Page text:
How to Start a Consulting Business

Your consulting business will probably not require a large capital investment at first. In fact, if you are able to, you should consider operating out of your home. (Certain deed restrictions and local laws may prohibit you from doing this; check with an attorney before you proceed.)

There are many advantages to having a home office. Among them are:

  • Low overhead expenses. You don't have to worry about paying rent or utilities for an office; you will appreciate this feature until you establish a regular client base.
  • Flexibility. There is little doubt that operating as a consultant at home gives you a great deal of flexibility. You can set your own hours and take time off as you need it.
  • No rush-hour nightmares. For anyone who has had to commute to and from a job during rush hour, this will be a welcome change of pace.
  • Your home office space will most likely be tax-deductible. The IRS has relaxed the rules for people who work at home, but check with your account or income tax preparer to see if you qualify for this deduction.

Employees

When you first open the doors to your consulting practice, you may be able to handle all the operations by yourself. But as your consulting business begins to grow, you may need help handling administrative details or help completing the actual consulting assignments.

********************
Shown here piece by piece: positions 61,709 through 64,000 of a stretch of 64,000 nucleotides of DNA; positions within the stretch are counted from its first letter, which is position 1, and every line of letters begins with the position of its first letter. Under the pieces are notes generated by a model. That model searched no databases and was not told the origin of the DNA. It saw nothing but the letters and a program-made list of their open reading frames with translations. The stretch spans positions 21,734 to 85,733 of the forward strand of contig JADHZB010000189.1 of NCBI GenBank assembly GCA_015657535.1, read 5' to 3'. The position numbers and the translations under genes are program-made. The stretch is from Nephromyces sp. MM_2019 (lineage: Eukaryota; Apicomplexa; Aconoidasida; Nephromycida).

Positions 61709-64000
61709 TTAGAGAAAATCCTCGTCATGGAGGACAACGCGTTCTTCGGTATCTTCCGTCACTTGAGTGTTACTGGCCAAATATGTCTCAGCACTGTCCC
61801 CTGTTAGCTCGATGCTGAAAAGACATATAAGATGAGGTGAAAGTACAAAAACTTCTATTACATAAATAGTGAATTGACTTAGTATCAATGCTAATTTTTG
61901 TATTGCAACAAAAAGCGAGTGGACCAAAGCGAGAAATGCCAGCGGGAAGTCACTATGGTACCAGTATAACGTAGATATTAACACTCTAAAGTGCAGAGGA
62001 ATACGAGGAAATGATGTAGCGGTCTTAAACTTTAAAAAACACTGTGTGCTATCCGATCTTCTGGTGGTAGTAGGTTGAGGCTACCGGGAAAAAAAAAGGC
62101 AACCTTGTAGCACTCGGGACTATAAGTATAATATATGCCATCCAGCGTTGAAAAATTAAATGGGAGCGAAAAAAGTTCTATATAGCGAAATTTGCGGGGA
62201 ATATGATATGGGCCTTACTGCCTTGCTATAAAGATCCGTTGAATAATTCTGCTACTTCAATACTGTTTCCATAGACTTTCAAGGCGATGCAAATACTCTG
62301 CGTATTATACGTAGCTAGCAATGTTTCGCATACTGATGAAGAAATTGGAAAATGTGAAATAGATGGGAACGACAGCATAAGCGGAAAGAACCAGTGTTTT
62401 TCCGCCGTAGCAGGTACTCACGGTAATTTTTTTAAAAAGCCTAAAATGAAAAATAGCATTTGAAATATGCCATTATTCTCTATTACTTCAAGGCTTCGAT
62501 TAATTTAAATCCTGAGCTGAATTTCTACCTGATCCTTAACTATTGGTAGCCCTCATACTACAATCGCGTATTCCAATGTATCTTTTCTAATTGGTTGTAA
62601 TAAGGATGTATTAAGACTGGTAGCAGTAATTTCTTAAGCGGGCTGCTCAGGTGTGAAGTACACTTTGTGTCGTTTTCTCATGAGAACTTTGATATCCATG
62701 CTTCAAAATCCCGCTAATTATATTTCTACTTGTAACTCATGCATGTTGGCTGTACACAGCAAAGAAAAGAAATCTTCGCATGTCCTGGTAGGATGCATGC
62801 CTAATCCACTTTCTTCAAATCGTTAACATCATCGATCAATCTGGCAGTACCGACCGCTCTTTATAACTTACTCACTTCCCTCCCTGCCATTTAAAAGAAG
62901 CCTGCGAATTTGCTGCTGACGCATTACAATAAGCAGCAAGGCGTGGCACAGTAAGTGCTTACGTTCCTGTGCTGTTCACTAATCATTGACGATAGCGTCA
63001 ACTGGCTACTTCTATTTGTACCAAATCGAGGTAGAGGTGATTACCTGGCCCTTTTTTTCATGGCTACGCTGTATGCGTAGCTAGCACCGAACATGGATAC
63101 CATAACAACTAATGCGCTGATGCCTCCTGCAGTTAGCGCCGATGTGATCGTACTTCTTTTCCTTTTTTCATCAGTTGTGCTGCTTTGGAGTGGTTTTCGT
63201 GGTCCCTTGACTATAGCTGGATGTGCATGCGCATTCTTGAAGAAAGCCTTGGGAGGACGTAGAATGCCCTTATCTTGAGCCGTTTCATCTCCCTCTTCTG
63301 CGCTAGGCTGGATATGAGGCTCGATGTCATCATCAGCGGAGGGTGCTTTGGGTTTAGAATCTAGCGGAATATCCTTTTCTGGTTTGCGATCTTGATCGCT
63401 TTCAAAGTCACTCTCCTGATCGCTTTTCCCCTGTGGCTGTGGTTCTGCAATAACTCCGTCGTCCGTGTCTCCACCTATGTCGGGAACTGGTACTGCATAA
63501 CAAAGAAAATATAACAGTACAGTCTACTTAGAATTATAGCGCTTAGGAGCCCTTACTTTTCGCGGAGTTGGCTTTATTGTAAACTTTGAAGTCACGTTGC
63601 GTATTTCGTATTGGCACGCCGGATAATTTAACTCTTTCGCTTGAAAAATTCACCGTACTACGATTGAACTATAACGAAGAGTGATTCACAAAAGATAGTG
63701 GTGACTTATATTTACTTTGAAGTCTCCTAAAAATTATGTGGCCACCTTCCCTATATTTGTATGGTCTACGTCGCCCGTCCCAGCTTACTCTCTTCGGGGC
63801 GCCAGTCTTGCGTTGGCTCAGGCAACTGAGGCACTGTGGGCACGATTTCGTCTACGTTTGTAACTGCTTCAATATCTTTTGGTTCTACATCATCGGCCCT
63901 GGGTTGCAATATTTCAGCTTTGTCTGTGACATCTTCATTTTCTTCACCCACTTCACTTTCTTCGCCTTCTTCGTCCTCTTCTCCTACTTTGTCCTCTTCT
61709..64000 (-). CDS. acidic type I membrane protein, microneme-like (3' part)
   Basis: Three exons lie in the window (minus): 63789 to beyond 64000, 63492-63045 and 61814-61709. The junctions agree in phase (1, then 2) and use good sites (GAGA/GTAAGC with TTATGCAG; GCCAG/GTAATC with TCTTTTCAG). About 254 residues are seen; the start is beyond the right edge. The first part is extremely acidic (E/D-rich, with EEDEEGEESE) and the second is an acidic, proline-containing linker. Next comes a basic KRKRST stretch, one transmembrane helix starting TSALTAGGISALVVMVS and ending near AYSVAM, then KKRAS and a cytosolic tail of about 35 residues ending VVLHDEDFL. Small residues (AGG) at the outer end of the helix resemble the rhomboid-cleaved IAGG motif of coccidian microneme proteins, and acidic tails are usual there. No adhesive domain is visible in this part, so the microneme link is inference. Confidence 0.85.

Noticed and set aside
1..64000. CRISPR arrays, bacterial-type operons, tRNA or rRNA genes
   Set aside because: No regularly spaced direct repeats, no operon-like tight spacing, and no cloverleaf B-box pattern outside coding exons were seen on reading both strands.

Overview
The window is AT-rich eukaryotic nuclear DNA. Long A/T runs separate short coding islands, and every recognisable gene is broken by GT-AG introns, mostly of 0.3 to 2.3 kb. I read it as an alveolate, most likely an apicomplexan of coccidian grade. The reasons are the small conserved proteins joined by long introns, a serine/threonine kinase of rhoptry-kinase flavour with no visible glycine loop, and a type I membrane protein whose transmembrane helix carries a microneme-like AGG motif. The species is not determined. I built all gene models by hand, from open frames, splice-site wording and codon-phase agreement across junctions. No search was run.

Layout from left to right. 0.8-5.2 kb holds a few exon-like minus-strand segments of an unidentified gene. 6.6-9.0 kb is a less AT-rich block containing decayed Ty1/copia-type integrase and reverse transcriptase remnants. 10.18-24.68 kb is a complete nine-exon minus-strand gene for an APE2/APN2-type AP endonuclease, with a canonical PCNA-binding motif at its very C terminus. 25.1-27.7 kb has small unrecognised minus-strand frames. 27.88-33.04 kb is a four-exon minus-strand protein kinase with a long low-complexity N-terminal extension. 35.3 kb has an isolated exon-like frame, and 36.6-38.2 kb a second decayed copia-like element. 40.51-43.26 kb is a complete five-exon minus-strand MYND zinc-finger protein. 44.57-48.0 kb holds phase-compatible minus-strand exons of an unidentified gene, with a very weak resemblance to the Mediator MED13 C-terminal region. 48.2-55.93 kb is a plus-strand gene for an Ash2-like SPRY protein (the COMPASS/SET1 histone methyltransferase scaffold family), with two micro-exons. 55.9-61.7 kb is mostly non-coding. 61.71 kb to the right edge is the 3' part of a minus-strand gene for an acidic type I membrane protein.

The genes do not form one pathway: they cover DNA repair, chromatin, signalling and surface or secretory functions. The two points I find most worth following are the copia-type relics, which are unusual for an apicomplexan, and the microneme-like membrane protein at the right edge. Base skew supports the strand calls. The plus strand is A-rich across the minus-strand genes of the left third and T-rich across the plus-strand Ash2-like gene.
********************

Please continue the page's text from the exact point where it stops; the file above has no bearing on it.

You need to make some important decisions. For example, do you have the time it will take to make labels and insert your brochure into 1,000 envelopes? Can you afford to spend time doing administrative tasks when you could be using that time effectively marketing your services--and signing up new clients?

There are many options when it comes time to decide if you need help with your paperwork. For example, a quick look through the Yellow Pages will reveal a number of small secretarial support firms. The rates will depend on a variety of factors, including how large or small an organization it is and what types of services it provides.

While it will pay you to shop around for these types of services, don't select a secretarial service just because it happens to have the lowest prices in town. Instead, ask for references, preferably from other consultants who have used their services, or from small-business owners. A good, reliable support service is worth the price in the long run.

There will come a time, however, when you may find it more cost-effective to hire someone to work in the office with you. Hiring a good administrative support person can sometimes mean the difference between success and failure--between obtaining more clients or constantly losing clients. There are some benefits to having someone in the office with you. Among them are:

  • You save time and money. By having someone concentrate on the more routine tasks (opening the mail, filing, answering phones, etc.) you can focus all your efforts on recruiting new clients. Think about this: Would you want to lose a $500-a-day client because you were too cheap to hire someone to stuff your brochures into envelopes?
  • You don't worry about being out of the office. If you are a one-person operation, it's hard to be out on the road marketing your services if you're worried about clients calling--and only getting your answering machine.
  • You have someone to offer another perspective. Sometimes it can be pretty lonely trying to do everything yourself. Having someone around the office during the day who can offer another perspective can be worthwhile.
Loading the player ...

The Good & Bad Habits of Smart People

Ads by Google

Share Your Thoughts